Despite his popularity, Bell’s rock star persona repulses many people. Outsiders, particularly those from non-religious backgrounds, find it manipulative or dangerous. Evangelicals frequently discount Bell’s efforts as “fluff,” and “pabulum,” consumed by unknowing and uneducated young people. One evangelical pastor told me, “He is one of the most dangerous figures on the Christian landscape today.” Still others in evangelical circles have dismissed him as a heretic or worse.

Mark Driscoll, the equally controversial and popular evangelical pastor, who planted a church called Mars Hill just a year before Bell’s, rails against Bell as some sort of biblical heretic: “I don’t know him; he’s a creative guy and an amazing communicator, but he holds up rabbinical authority as a key to Bible interpretation. If a Rabbi doesn’t love Jesus, they have a bad interpretation. Bell argues that the Bible sets into motion a direction that while it appears to contradict the Bible literally, we should nonetheless embrace it. This came out when he shifted from male elders on his board to female elders. It’s not biblical.”

John Piper, the godfather of the neo-Reformed movement in American evangelical Christianity, tweeted in response to Love Wins, “Farewell Rob Bell,” which he later said was meant as a friendly remark. Albert Mohler, president of the Southern Baptist Theological Seminary, called Bell’s views on hell an “unscriptural sentimentalism . . . incompatible with [God’s] hatred of sin.” And book after book have detailed Bell’s heretical ways.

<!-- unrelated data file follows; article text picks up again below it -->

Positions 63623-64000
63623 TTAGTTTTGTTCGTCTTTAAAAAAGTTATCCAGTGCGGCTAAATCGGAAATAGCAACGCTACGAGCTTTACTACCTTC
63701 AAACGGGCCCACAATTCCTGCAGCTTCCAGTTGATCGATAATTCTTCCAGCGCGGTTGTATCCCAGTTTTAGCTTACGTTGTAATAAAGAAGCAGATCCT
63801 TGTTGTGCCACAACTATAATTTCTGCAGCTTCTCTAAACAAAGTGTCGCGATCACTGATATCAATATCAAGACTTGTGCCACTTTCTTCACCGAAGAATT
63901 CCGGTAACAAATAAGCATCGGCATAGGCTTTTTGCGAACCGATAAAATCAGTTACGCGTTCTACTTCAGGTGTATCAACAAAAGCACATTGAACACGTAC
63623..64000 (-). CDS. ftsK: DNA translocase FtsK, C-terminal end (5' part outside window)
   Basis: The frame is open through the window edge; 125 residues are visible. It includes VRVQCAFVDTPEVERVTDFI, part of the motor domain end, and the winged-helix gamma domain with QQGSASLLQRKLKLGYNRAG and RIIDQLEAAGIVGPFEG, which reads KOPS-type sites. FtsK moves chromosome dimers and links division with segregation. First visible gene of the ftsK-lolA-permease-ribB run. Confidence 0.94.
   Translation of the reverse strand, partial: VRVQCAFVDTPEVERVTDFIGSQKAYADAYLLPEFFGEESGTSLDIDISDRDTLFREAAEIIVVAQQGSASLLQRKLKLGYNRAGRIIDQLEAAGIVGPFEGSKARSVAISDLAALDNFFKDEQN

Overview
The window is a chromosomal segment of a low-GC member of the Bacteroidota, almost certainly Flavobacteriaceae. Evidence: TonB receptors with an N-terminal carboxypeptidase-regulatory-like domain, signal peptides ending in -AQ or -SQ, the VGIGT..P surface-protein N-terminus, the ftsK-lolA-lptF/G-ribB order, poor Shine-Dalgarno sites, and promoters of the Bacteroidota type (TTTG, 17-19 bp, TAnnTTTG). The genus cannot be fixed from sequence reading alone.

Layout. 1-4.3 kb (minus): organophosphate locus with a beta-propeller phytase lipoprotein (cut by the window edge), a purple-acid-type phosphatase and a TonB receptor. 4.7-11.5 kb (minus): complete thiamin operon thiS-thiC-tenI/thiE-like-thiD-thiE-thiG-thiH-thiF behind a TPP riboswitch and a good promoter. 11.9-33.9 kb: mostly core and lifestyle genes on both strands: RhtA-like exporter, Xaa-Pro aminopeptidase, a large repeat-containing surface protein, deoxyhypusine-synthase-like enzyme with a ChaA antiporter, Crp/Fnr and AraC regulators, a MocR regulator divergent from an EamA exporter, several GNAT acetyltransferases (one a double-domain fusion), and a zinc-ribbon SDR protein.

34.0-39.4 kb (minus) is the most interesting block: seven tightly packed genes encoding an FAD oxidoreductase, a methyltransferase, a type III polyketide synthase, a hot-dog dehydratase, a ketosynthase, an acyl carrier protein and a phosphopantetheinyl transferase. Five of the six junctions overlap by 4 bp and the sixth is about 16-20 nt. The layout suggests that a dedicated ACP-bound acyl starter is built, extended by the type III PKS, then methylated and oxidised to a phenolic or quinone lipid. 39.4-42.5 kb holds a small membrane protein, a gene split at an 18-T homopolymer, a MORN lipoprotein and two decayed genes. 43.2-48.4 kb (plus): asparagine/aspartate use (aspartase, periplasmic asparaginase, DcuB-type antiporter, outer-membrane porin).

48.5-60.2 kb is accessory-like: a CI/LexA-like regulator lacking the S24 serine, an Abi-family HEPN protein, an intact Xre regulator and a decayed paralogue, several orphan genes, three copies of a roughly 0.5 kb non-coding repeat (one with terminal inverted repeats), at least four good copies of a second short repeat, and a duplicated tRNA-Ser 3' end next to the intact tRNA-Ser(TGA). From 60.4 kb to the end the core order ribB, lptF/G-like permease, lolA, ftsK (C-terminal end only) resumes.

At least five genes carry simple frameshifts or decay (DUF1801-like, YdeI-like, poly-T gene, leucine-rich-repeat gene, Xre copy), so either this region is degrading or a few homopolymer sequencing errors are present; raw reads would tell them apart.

So, is Rob Bell a heretic? Does this question even make sense in an American culture that has so many kinds of Christianity?  Just what kind of Christian is he? Whatever one thinks of Rob Bell, there is no denying the intense controversy surrounding him in the American religious landscape—and that these contentions raise important questions for multiple audiences:

Should evangelicals be afraid of him?

Should young Reformed evangelicals see him as their mentor? Should Wesleyans call him one of their own?

Should pastors, of whatever label, take him as a model?

Should the spiritual but not religious see him as a kind of spiritual avatar?

The onrush of responses to his work indicates that many see him as a voice of faith. Increasing numbers of evangelicals, particularly young evangelicals, are asking questions about the faith. In David Kinnaman’s You Lost Me: Why Young Christians are Leaving Church and Rethinking the Faith, the author gives six typical reasons for why young Christians are leaving the church: churches are overprotective; shallow; anti-science; simplistic about sexuality; exclusivistic, and unfriendly to doubt. Young people are questioning the exclusive claims of Christianity and hoping for a more fruitful relationship with cultures outside the faith community; they want answers to their toughest questions.

As a scholar of American religion, I believe that the decline and even the end of the Protestant establishment is an inevitable outcome of our religious history. The Protestant mainline is no longer mainline; establishment Protestantism simply doesn’t attract a large audience any more. The evangelical networks don’t fare much better. It, too, is fragmented, and some argue that we’ve seen the “End of Evangelicalism.” The center of American Christianity no longer holds, if it ever did. Is Bell’s work and person catalyzing a new kind of American Christianity?


Excerpted and adapted from the author's new book, Rob Bell and a New American Christianity.